Biological Activities

VEGF-A is essential for the development and organization of the vascular system (vasculogenesis) and for both physiological and pathological angiogenesis. Mice lacking even one copy of the VEGF-A gene are embryonic lethals. VEGF-A mediates its complex functions by exerting specific biological activities.

Increased Microvascular Permeability

VEGF-A was originally discovered in the late 1970s because of its ability to increase the permeability of microvessels (primarily postcapillary venules) to circulating plasma and plasma proteins. It is responsible for the nearly

VEGFR-2

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MIGRATION

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(HSP27)

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Endoplasmic reticulum

Endoplasmic reticulum

(Paxillin)

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PGI2 production

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MIGRATION

PGI2 production

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PROLIFERATION

Figure 3 Schematic Diagram of VEGFR-2 Signaling. Ligand binding to the extracellular domain induces dimerization, autophosphorylation of specific intracellular tyrosine residues, and a series of downstream phosphorylations and other events that lead to endothelial cell survival, migration, proliferation, and increased permeability. [For further details, see Cross et al. (2003), Trends in Biochemical Sciences 28, 488, from which this diagram is republished with permission.] (see color insert)

universal hyperpermeability of tumor blood vessels. Permeability becomes evident within a minute following injection of VEGF-A protein into skin and continues for approximately 20 minutes. VEGF-A is among the most potent vascular permeabilizing agents known, acting at concentrations below 1 nM and with potency some 50,000 times that of his-tamine on a molar basis.

VEGF-A induces venular permeability by its action on endothelial cells, the primary barrier to the extravasation of plasma proteins, but there has been debate about the pathway that circulating macromolecules follow in traversing endothelium. The earlier view had been that vasoactive agents cause endothelial cells to pull apart, creating an interendothelial cell gap through which macromolecules could extravasate. Although supported by data using cultured endothelial cells, evidence for an intercellular extravasation pathway in vivo is not convincing. More recent studies have shown that macromolecules cross tumor and normal venular endothelium primarily by means of a transendothelial cell pathway that involves vesiculo-vacuolar organelles (VVOs) (see Chapter 46 by A. Dvorak and D. Feng for a detailed discussion of VVOs). VEGF-A also induces endothelial fenestrations that provide an additional transcellular pathway for solute extravasation.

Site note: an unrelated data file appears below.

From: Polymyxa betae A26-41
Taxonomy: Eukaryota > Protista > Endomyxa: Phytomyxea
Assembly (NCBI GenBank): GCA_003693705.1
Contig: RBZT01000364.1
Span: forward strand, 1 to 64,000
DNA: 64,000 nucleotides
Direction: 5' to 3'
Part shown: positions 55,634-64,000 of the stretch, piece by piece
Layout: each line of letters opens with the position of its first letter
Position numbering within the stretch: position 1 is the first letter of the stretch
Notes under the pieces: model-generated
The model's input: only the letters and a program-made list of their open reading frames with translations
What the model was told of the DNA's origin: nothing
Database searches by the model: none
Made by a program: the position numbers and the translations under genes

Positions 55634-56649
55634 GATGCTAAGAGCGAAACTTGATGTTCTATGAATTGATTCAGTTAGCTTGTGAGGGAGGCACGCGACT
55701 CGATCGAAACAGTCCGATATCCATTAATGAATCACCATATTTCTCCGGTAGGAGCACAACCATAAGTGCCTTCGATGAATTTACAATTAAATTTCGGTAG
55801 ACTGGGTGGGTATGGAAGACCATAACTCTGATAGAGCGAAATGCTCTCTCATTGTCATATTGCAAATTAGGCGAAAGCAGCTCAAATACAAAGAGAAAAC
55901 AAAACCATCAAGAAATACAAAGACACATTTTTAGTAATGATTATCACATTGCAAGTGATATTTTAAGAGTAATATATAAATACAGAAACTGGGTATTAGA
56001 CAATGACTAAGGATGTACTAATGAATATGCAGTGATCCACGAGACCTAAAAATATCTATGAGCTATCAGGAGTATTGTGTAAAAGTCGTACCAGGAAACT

The increased microvascular permeability induced by VEGF-A leads to tissue edema, a characteristic of tumors, healing wounds, and other pathologies in which VEGF-A is overexpressed. Extravascular fluid accumulation is particularly prominent in tumors growing in body cavities such as the peritoneum (ascites tumors). Plasma protein leakage has several consequences. One of these is activation of the clotting system via the tissue factor pathway, leading to deposition of a fibrin gel that retards clearance of edema fluid and results in locally increased interstitial tissue pressure, a characteristic feature of many solid tumors. Deposited fibrin also provides a provisional stroma for endothelial cell and fibroblast migration that supports the angiogenesis and fibrogenesis necessary for generating mature stroma (desmoplasia in the case of tumors or scar formation in wound healing).

Other Biological Activities on Vascular Endothelium

VEGF-A has multiple effects on vascular endothelium that become apparent over the time frame of hours to days. These include striking changes in cell morphology and cytoskeleton, accompanied by stimulation of endothelial cell migration and division. At the molecular level, VEGF-A reprograms endothelial cell gene expression, causing the increased production of several different proteins, including the procoagulant tissue factor, fibrinolytic proteins (uroki-nase, tPA, PAI-1, urokinase receptor), matrix metallo-proteases, the GLUT-1 glucose transporter, nitric oxide synthase, numerous mitogens, and antiapoptotic factors (e.g., bcl-2, A1, survivin, XIAP). VEGF-A also serves as an endothelial cell survival factor, protecting endothelial cells against apoptosis (L. Benjamin) and senescence. In addition, the Jain laboratory has shown that VEGF-A upreg-ulates the expression of endothelial adhesion molecules on vascular endothelium, including E-selectin, ICAM-1, and VCAM; this favors inflammatory cell attachment and extravasation. Recently, the Ferrara laboratory has identified another activity of VEGF-A, that of paracrine release of hepatotrophic molecules from sinusoidal liver endothelium, a function mediated through VEGFR-1.

Effects of VEGF-A on Cells Other Than Vascular Endothelium

There is increasing interest in activities that VEGF-A exerts on nonendothelial cells that express VEGF receptors as VEGF-A stimulates monocyte chemotaxis and proliferation of uterine smooth muscle. VEGF-A also has reported effects on lymphocytes, granulocyte-macrophage progenitor cells, osteoblasts, Schwann cells, mesangial cells, and retinal pigment epithelial cells. In development, VEGF-A drives angioblasts and primitive vessels toward arterial differentiation and attracts filopodia of both endothelial cells and neurons, causing these cells to move in the direction of a VEGF-A gradient. VEGF-A receptors have now been reported on some tumor cells, raising the possibility that VEGF-A exerts autocrine effects that enhance tumor cell motility and survival.

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